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Discussion Starter · #1 ·
Lately I've been trying a new tact for aiming and shooting.

I seem to be good at aligning the front and rear sights with each other. But keeping the little target birdy sitting on his perch is no so good.

If I try to hold on target things move around in un predictable directions.
So lately I have been aiming high to get the sights aligned. Then slowly dropping down until the birdy passes his perch. Then breaking the trigger.

Is this a poor practice?
 

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For defensive shooting, we teach aiming "Center-Mass".

Here is sight alignment, and sight picture...it is impossible for the human eye to focus on two things at the same time. Get proper sight picture and "focus" on the "Front Sight"; the rear sight and target will be a bit fuzzy...

 

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I would tend to agree with Moondawg when it comes to training for defensive shooting, but my buddy has an old Ruger MKII with a 10" bull barrel. It is a great shooter, but very hard to hold your sight alignment. We shoot it the way you described, start above the target, slowly lower your arms, and time the trigger break so it comes just above the normal sight alignment. Your follow through will put the point of impact in the X ring. This would be for target shooting only, and not the way that I normally shoot with other weapons.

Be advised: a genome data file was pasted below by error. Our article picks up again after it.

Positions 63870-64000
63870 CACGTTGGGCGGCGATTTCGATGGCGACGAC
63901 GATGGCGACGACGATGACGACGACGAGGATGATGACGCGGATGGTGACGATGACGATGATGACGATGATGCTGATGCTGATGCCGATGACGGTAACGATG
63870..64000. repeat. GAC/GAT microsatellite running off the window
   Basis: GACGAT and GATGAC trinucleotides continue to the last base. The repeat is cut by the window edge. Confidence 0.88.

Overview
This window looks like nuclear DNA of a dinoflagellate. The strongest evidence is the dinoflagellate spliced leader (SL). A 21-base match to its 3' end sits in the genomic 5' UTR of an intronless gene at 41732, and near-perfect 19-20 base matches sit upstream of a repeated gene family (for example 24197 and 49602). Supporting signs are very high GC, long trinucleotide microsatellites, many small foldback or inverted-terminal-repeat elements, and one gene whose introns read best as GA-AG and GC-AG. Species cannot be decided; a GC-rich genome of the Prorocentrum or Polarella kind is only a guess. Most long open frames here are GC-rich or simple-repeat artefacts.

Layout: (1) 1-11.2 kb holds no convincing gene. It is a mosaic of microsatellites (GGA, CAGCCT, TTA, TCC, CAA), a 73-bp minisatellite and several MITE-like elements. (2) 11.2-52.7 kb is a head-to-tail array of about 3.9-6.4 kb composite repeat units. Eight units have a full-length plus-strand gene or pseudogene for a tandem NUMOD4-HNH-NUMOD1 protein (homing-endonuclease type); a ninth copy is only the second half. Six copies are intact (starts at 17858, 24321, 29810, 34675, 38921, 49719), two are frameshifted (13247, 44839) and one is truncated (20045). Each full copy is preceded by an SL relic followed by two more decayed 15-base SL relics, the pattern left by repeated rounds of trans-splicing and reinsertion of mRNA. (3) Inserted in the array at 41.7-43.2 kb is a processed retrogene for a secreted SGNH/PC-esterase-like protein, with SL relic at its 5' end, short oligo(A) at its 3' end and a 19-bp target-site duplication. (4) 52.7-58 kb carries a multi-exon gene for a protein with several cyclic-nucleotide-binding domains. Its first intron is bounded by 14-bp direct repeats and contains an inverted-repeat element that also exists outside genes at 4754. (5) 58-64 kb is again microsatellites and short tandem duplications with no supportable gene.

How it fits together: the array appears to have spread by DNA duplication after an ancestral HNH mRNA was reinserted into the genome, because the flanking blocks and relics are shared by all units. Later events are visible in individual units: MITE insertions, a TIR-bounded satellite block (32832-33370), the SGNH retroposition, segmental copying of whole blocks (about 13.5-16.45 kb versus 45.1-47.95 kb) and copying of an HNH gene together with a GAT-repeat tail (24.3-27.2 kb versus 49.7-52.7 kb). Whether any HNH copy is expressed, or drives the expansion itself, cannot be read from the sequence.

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Discussion Starter · #6 ·
sounds to me like that paper needs to be shot.
The paper has always been put down in the end.

But the fuzzy thing moondawg mentions is a serious pain. My walking around glasses lets me see the 'o' in the coke can. But the sights are fuzzy. If I use my computer glasses the sights are perfect but where's the can???
 

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The front sight is atop the gun's muzzle.

When the bullet exits the gun's muzzle it will impact where the front sight was aimed upon firing.

If your shots are high and right, or low and left, that's where the front sight was aligned at the sound of bang.

Where most folks "fug-up" is getting proper sight alignment/sight picture, then "jerking" the trigger, thus pulling the sights (and shot) low & left; or "refocusing" their eyes on the "target" instead of the "front sight" at the point of primer ignition, therefore making it impossible to maintain proper sight alignment at the breaking shot.

In the words of the 1987 Miami FBI shoot out hero, Special Agent Ed Morales who was asked by the media...

Q: "What was going through your mind as you approached the perpatrator firing away?"

A: "Three things, FRONT SIGHT, FRONT SIGHT, FRONT SIGHT".
 

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I would advise you acquire the target, take a deep breath and squeeze the trigger while exhaling
 

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One thing to do in order to strengthen your "handgun muscles" is get a large can of beans, preferably one that weighs more than your gun. Sit on the couch and hold it out in front of you with 2 hands somewhat like a handgun grip. Start timing yourself to see how long you can hold it up and steady, and just build on that. You will develop muscle strength and endurance in your arms and shoulders, so that won't be the factor in a shaky gun.
 

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One thing to do in order to strengthen your "handgun muscles" is get a large can of beans, preferably one that weighs more than your gun. Sit on the couch and hold it out in front of you with 2 hands somewhat like a handgun grip. Start timing yourself to see how long you can hold it up and steady, and just build on that. You will develop muscle strength and endurance in your arms and shoulders, so that won't be the factor in a shaky gun.
Or by doing lots of 32 oz curls. :)
 
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